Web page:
R is for…

bugabooWhen I was around seven, my dad adopted a baby raccoon.

He and a neighbor had been hauling bales from a straw stack, and found a nest of little ones. It was the era of Rascal.

He brought one home.

I don’t remember whether my mother approved, but she had already bottle-fed three babies of her own, so she hunted up an eyedropper and went to work. My brother, aged four, named the new member of the family “Bugaboo.”

Bugaboo was truly a wonderful pet. She could open the screen door. This required climbing up the wrought iron railing, perching on top, and grabbing the lever-handle with both paws. Then she’d launch herself, hanging on until the handle turned and she could get a foot in the opening, slide down, and squeeze through the crack. The cats were goggle-eyed. They were never allowed in the house, and you could see them studying Bugaboo’s methodology.

She loved toast.

She loved her Gold-n-Soft margarine-tub water dish (pictured, I am on the left).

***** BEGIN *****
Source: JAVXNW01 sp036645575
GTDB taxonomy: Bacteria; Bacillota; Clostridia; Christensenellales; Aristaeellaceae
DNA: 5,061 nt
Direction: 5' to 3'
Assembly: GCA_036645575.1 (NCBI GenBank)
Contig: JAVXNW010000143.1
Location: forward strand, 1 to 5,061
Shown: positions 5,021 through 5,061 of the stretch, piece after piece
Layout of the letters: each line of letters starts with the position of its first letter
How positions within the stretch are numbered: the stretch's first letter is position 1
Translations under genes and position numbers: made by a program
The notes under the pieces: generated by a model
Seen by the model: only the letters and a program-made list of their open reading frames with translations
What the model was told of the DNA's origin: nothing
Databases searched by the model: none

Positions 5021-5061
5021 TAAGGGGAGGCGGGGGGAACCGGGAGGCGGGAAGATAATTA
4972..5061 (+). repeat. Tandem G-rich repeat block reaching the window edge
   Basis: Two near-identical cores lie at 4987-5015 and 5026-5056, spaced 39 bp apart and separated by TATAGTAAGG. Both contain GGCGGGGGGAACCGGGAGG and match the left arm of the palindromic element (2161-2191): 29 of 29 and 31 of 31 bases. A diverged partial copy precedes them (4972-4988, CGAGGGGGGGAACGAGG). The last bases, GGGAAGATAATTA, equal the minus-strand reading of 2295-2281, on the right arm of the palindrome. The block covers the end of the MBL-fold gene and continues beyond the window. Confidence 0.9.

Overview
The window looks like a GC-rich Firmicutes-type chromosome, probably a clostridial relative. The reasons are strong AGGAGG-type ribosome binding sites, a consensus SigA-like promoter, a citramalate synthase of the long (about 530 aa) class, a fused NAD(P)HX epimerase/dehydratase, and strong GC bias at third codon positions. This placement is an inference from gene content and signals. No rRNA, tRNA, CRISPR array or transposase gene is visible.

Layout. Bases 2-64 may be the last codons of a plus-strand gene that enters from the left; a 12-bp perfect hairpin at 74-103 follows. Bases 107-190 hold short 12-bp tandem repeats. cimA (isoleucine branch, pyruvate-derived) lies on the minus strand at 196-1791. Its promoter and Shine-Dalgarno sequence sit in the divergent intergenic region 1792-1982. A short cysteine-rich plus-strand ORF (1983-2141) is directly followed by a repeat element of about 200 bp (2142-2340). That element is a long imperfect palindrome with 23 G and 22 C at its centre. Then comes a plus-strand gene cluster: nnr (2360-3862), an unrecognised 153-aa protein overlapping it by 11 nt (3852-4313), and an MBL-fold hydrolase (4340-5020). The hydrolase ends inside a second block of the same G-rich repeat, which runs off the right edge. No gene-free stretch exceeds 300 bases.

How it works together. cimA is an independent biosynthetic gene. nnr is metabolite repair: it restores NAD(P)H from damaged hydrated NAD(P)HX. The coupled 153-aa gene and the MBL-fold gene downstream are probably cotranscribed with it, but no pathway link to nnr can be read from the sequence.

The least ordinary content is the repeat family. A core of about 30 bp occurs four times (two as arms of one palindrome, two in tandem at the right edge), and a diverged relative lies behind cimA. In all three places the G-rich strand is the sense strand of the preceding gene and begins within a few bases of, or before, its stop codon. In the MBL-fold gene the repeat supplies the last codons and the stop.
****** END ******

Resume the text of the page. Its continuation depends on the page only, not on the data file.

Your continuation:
She loved to get into the bathtub while it was still damp, and drink from the drippy faucet.

And, when we were foolish enough to ask for turtles, and our parents were foolish enough to give in, we discovered she loved turtle. We heard a crash in the night, and found their enamel bowl and plastic palm tree on the floor and both little reptiles scrabbling across the linoleum. Fortunately, we arrived in time to prevent predation-induced trauma. Predation was all right on Mutual of Omaha’s Wild Kingdom, but not in our dining room.

I was thinking about all this today at the studio, working on my “Teeny-Tiny R” painting, which just happens to feature a … you guessed it!

To all our furry friends, past and present (my black cat is having a bath, sitting on my lap as I type) Salut!